The Atlantic has published a list of 20 novels to read this summer while spending a lot of time at home. They range from classic science fiction to naturalist nonfiction, and all points in between. Narrative in novels is nuanced and dynamic.
The book list published by The Atlantic came about in light of the coronavirus pandemic’s effect on social life. “For many of those lucky enough to be able to stay home during the coronavirus pandemic, books have taken on a special meaning,” the article said. “COVID-19 book clubs have popped up to help readers feel connected to one another, group readings have brought new life to old poems, and—in this time of ambient anxiety—the value of losing yourself in a novel has never seemed more apparent.”
Novels aren’t just about page-turning plots and clever twists. There are subtle mechanics playing out behind the scenes of every page.
Five Modes of Narrative
“The critic Northrop Frye once proposed a way of thinking about types of narrative that I’ve always found helpful,” said Dr. Leo Damrosch, the Ernest Bernbaum Professor of Literature Emeritus at Harvard University. “He described five modes, as he called them, that developed as a chronological sequence in Western culture, but often overlap with each other in later narratives.”
Dr. Damrosch said that Frye’s first mode is myth, which tells a tale about gods but is supposed to have universal significance. The second mode is romance, which is not meant in the modern sense of sultry physical encounters. Frye’s mode of romance describes tales of mortal heroes superior to ourselves, often aided by magic and wizards—Arthurian tales of gallantry.
“Continuing with Northop Frye’s five modes, he calls the next two high mimetic and low mimetic,” Dr. Damrosch said. “By ‘high mimetic,’ Frye means a sense of nobility that we see in tragedy and epic. They imitate people who are like us: They are not gods, not romantic questers; nevertheless, they are clearly superior to us.”
He mentioned Hamlet as an example of a high mimetic character. On the other hand, Frye’s low mimetic describes comedy and most novels. The characters are everyday people like us living some sort of wish fulfillment. The couple get together and get married, an obstacle is overcome, and there’s some kind of happy ending.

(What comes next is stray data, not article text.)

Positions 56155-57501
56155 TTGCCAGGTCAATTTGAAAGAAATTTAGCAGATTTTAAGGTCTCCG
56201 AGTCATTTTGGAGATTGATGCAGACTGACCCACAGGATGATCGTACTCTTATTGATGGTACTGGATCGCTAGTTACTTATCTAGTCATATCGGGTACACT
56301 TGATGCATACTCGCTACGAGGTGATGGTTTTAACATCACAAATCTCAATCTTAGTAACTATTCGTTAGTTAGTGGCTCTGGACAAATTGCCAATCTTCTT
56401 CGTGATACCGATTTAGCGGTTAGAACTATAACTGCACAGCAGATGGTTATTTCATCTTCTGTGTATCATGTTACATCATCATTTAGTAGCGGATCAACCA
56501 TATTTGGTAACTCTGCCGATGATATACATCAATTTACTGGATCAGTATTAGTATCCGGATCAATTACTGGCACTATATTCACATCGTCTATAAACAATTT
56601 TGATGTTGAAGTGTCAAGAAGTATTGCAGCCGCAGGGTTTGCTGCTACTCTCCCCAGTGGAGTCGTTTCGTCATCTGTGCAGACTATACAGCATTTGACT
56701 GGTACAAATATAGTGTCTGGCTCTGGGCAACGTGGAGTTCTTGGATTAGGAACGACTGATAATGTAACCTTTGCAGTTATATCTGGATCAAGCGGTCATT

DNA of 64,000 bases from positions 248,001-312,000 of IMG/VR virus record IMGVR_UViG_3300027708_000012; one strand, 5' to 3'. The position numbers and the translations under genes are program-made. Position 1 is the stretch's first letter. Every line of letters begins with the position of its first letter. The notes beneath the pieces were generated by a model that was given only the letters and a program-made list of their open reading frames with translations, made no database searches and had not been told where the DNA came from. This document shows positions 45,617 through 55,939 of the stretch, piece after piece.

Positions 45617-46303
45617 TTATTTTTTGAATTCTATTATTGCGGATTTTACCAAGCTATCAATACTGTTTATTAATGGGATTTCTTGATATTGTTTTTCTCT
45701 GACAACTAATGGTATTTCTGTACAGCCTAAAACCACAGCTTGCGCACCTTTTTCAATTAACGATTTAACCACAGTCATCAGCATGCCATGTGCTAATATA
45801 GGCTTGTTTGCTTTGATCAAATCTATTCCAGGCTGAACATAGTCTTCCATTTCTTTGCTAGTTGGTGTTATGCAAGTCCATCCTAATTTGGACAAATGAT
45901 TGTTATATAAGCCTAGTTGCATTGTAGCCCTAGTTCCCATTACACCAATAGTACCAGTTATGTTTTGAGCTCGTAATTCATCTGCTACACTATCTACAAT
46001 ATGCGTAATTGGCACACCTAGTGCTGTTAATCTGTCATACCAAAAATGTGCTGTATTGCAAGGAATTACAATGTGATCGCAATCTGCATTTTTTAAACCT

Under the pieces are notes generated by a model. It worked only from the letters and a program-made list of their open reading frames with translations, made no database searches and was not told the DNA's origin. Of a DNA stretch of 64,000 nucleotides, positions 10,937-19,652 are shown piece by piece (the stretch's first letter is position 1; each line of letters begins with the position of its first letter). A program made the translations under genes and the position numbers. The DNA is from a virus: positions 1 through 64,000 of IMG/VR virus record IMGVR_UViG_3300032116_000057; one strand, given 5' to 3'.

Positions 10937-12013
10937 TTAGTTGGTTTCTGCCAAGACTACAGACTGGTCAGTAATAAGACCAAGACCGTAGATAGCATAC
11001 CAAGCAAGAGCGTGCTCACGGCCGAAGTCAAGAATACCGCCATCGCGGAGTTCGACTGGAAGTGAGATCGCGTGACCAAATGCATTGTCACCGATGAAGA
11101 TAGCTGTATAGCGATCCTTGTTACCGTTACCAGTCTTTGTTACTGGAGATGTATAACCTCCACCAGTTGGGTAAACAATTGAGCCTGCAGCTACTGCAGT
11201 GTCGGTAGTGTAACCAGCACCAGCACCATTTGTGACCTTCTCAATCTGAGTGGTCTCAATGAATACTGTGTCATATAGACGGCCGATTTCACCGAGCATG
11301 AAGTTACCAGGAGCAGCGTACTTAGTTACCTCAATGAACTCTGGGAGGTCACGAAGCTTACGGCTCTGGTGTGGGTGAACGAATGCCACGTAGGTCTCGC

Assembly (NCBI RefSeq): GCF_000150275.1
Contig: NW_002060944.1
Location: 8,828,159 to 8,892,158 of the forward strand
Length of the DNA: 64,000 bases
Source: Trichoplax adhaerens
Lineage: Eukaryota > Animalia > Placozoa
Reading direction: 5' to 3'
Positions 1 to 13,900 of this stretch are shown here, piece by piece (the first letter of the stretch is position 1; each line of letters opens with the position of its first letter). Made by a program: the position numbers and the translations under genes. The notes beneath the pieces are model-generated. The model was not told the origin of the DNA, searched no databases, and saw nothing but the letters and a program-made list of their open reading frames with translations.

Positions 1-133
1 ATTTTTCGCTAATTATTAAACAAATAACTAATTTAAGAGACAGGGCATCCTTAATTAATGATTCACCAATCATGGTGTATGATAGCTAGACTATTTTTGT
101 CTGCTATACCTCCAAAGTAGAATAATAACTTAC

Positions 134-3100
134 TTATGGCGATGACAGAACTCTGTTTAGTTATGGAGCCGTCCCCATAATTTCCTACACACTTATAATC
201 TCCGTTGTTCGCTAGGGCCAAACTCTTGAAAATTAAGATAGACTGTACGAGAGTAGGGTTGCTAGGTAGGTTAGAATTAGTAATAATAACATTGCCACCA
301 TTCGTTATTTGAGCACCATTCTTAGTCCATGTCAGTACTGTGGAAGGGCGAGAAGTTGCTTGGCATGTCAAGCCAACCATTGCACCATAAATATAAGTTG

Dr. Damrosch said the fifth mode is irony, in which characters are inferior to us and generally trapped in miserable existence, but their suffering is “kept at arm’s length, with ironic detachment.”
Implied Author, Implied Reader
Another device in novels is that of the implied author and the implied reader.
“The implied author is never identical with the actual person who wrote the book, because it’s a narrative stance, or a persona, or a voice that’s intended to affect readers in a certain way,” Dr. Damrosch said. “Fielding, for example, makes it clear the implied author in Tom Jones is a relaxed, amusing, even affectionate guide to his story.
“That’s not the same thing as the actual Henry Fielding, who was a hard-working lawyer, struggling to make ends meet, grieving for the loss of a wife he adored, and afflicted by illnesses that would kill him at the age of 47.”
The implied reader, Dr. Damrosch said, is more of an abstract concept. He defined it as the role we assume when we immerse ourselves in a novel. In order to do so, we must understand the language of the novel and at least appreciate if not agree with the values expressed in it.
“Novelists understand that very well, and they do everything they can to draw readers in, to make them accept the role of being the kind of person who can appreciate this particular book,” he said. “Some novelists put this relationship right up front with constant addresses to the reader, even playfully teasing the reader. Others take it for granted but don’t emphasize it. Still others refuse to even honor that implied contract between author and reader.”
If you have the opportunity to get some reading done while practicing stay-at-home measures, knowing about the modes of narrative and the implied author and implied reader may enhance your literary journey.
Dr. Leo Damrosch contributed to this article. Dr. Damrosch is the Ernest Bernbaum Professor of Literature Emeritus at Harvard University, where he has been teaching since 1989. He earned a B.A. from Yale University; an M.A. from Cambridge University, where he was a Marshall Scholar; and a Ph.D. from Princeton University.